Fields of interest:
I have worked at Columbia since 1971, with a couple of years on leave in Washington working on nuclear arms control (in the U.S. Department of State), and four sabbaticals taken in New Zealand, in California (at the Lawrence Livermore National Laboratory), in New Mexico (Los Alamos National Laboratory), and as a Phi Beta Kappa lecturer (on eleven different U.S. campuses).
I started out in research with a mathematics background, and an interest primarily in the theory of seismic wave propagation and in methods to understand how the recorded shapes of seismic waves are affected by processes of diffraction, attenuation and scattering. From such scientific work we learn details of the Earth's internal structure, and details of fault motion in earthquakes as rock spontaneously fractures and moves to reduce stress.
Since the mid-1980s my work has focused on the use of seismological methods to study nuclear weapon test explosions and their implications in both the scientific and political worlds. There have been about 2,000 such explosions (about one a week from 1950 to 1990, plus a few prior to 1950 and since 1990). How they are detected, and identified, and located, and how big they are, are often subjects of intense debate in technical and scientific forums. These issues are critical in evaluating present or prospective arms-control treaties.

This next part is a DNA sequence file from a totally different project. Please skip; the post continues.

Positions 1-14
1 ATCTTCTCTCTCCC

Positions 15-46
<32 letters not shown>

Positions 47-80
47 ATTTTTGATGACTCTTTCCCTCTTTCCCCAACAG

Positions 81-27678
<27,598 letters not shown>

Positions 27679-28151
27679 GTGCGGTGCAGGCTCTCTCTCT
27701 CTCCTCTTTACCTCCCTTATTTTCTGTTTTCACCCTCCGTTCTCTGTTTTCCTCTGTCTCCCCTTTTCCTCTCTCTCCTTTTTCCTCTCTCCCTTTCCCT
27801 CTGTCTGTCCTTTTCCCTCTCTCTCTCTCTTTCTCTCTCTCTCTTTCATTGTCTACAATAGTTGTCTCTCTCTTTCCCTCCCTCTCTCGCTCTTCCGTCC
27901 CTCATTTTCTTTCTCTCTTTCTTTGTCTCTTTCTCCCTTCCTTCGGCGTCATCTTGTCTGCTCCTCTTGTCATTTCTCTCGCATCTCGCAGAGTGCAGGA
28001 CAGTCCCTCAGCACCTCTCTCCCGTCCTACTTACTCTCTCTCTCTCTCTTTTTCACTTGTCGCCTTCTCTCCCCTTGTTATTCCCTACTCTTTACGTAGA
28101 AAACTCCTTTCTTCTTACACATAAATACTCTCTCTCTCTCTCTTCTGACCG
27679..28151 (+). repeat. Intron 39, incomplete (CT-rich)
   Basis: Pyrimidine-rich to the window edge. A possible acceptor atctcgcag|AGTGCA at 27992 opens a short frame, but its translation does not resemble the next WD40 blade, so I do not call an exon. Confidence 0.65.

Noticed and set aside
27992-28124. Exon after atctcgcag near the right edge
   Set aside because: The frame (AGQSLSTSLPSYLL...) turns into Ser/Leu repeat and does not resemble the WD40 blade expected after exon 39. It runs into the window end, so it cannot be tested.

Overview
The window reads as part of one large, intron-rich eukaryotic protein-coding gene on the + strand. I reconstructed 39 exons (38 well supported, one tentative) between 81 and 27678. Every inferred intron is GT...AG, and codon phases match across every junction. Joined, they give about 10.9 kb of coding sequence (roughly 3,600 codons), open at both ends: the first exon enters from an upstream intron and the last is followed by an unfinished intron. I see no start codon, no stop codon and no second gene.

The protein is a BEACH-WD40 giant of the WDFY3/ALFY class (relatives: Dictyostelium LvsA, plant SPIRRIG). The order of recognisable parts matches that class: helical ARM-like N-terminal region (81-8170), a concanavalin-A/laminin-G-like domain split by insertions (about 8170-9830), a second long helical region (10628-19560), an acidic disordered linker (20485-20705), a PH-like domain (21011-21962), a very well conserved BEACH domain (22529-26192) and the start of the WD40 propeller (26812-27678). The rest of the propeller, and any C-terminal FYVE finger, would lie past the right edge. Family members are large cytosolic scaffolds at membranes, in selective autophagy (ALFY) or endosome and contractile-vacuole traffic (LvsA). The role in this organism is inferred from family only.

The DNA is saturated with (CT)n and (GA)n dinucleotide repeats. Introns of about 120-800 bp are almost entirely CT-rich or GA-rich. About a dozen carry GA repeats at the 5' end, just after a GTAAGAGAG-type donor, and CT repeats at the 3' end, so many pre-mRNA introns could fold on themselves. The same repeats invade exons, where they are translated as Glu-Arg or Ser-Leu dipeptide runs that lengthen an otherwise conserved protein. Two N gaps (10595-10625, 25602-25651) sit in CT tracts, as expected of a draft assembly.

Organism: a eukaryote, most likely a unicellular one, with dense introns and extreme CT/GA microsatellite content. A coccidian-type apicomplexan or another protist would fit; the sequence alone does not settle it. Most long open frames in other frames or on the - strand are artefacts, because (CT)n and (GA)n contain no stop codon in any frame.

A side effect of the end of the Cold War has been new opportunities to acquire seismic data on earthquakes and explosions in Russia and Central Asia. Together with my colleague Won-Young Kim at Lamont, I have had joint projects since 1991 with scientists working in Russia and Kazakhstan.
There is ongoing discussion of the Comprehensive Nuclear-Test-Ban Treaty (CTBT) and the associated Non-Proliferation Treaty. The CTBT has been signed (as of April 2009) by 180 countries, and the NPT by over 180. Consideration of whether the U.S. should ratify the CTBT is ongoing. Reference to seismology is often made in these debates, but the technical material (assessment of monitoring capability) is often misrepresented in political arenas. ("In Washington, an argument has weight not from any logical force, but depending on who believes in it." --- Freeman Dyson.) At the CTBT negotiations in Geneva in 1994, I presented an "expert's paper" for the United States, on monitoring issues associated with this treaty. Starting in summer 2000 I worked on a National Academy of Sciences panel that in July 31 2002 issued a detailed report on "Technical Issues Related to the Comprehensive Nuclear Test-Ban Treaty" (it is available online at http://www.nap.edu). In the March 2009 issue of Scientific American, Won-Young Kim and I have an article ("Monitoring for Nuclear Explosions") concluding that: "Detection of a test of a nuclear weapon has become so effective and reliable that no nation could expect to get away with secretly exploding a device having military significance."